(Unit 8) Topic 5: The Gifted Child
2 Clock Hours of Early Childhood Education
Barriers to Identifying Giftedness
Topic 5 Page 10
Believe it or not, many people have unknown biases based on another person’s culture or ethnicity. This can cause us to doubt a person’s ability especially when the notion of giftedness is in question. Likewise, we may assume that a person from a certain culture is gifted based purely on their culture or ethnicity. This comes from unknown or implicit biases.
Sometimes there can be language or communication barriers in place between educators and children causing information to be missed or miscommunicated. Children who are non-native English speakers usually are less likely to be identified as gifted because of communication challenges. Children with speech delays or hearing challenges may also be less likely to be identified as gifted.
Statistically speaking more boys than girls are identified as being gifted or talented. Some experts attribute this to self-confidence, while others attribute this to those implicit gender biases that some educators and parents may have. It is important to see past gender and see the child and their individual capabilities.
Gifted children do not always present as high achievers with stellar grades. Instead, they sometimes have very low or failing grades in some or even all areas. This can usually be attributed to the type of learning environment or learning experiences. Perhaps the gifted child becomes bored with the art project or is under stimulated by the literacy and math centers. They may disconnect or lose motivation altogether.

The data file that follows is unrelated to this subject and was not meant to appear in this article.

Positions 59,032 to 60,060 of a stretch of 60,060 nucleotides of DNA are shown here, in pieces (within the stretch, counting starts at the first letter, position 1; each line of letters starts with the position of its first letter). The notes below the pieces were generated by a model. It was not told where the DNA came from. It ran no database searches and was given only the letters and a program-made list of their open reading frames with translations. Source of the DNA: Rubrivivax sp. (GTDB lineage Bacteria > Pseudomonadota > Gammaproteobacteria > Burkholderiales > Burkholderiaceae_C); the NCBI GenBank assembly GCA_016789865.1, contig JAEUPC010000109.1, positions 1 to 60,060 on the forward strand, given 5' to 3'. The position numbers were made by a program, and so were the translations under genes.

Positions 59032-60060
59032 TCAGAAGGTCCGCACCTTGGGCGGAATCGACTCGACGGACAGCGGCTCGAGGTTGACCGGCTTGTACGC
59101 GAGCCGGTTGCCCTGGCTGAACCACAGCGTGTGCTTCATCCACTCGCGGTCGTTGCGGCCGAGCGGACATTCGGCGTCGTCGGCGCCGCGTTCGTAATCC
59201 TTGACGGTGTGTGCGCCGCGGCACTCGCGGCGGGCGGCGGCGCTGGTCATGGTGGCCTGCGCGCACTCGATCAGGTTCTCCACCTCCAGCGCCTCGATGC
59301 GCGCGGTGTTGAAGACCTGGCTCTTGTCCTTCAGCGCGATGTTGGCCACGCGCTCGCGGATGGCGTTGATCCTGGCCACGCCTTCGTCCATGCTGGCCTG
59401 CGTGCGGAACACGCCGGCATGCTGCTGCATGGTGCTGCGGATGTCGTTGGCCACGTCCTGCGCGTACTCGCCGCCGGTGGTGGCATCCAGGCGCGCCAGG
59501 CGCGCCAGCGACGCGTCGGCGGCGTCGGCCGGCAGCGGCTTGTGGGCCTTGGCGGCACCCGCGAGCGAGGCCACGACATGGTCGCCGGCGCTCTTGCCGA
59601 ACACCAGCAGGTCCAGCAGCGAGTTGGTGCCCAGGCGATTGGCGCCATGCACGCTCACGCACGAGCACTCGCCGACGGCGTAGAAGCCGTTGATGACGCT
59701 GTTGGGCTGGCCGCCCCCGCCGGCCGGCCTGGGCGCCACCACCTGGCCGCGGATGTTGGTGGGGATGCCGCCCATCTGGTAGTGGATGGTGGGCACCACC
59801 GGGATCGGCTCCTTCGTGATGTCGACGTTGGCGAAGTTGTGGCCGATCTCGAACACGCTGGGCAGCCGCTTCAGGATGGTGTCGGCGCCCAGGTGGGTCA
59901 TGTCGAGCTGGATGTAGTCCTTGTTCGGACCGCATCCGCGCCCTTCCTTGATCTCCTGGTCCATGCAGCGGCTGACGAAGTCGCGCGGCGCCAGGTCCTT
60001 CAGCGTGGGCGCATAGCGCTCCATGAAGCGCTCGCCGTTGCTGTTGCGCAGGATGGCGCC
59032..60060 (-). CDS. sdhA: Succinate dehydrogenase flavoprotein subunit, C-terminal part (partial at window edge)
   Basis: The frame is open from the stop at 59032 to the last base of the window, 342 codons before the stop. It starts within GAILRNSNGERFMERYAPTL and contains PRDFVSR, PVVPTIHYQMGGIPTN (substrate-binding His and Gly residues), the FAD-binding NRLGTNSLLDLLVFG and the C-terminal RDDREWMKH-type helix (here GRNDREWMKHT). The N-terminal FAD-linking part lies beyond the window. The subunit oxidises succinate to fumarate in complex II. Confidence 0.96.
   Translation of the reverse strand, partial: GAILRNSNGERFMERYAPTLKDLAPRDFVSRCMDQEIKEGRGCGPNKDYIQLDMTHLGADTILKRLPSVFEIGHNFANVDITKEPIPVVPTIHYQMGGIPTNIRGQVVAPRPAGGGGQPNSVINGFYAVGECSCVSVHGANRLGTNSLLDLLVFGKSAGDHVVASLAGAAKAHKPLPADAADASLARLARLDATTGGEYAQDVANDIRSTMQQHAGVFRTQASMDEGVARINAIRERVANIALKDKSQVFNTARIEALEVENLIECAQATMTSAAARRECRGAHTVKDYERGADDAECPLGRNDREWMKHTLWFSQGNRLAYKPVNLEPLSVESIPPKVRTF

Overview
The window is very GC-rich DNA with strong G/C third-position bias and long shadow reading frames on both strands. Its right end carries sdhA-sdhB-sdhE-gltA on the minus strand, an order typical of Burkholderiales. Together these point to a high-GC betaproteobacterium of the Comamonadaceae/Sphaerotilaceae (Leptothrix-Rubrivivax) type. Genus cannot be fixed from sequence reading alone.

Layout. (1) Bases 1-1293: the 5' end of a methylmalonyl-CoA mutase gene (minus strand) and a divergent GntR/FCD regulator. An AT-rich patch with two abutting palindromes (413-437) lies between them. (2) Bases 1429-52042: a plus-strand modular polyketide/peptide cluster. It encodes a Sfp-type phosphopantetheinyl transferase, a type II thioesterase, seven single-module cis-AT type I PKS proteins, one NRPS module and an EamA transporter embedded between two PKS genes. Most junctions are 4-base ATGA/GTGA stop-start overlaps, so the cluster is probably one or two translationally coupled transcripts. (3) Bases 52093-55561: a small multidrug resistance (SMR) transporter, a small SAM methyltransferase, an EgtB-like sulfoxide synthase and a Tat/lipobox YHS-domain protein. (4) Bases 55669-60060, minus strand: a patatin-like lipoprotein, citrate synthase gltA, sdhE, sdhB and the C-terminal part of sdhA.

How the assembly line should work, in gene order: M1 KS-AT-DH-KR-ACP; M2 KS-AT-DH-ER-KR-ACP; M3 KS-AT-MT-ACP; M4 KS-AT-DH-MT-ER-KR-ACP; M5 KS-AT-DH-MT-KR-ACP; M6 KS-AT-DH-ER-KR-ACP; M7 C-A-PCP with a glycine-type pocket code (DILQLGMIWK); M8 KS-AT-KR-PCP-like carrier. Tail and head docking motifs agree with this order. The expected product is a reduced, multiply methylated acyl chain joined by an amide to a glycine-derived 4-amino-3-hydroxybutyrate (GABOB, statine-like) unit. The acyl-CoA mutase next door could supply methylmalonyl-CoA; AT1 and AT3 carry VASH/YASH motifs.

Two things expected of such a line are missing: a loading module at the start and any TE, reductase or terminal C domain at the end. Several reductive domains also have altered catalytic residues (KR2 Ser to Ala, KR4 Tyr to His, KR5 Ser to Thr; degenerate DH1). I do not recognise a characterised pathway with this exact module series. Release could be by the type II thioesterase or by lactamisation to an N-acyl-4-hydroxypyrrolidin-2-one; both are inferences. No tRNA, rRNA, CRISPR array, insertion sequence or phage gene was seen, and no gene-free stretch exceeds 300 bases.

Some children who present as gifted may also have sensory challenges that make learning and some activities very difficult. Sensory challenges can include all 5 senses and usually more than one sense is involved. This can cause behavior challenges, serious aversions to spaces or situations, and often make any learning experience next to impossible. Educators may find that these children do not fit the usual mold of the gifted child but should avoid this assumption altogether.
Personality or Behavior
Children with behavioral or personality differences or challenges are often overlooked for giftedness. Again, this is usually due to an implicit bias or a level of under achievement if the child is unable or unwilling to complete tasks at school.
A learning or physical disability will often make a gifted child go unnoticed due to accommodations that are necessary. Educators may perceive that a child with a disability is unable to be gifted, but this is absolutely untrue. Any child can be gifted!
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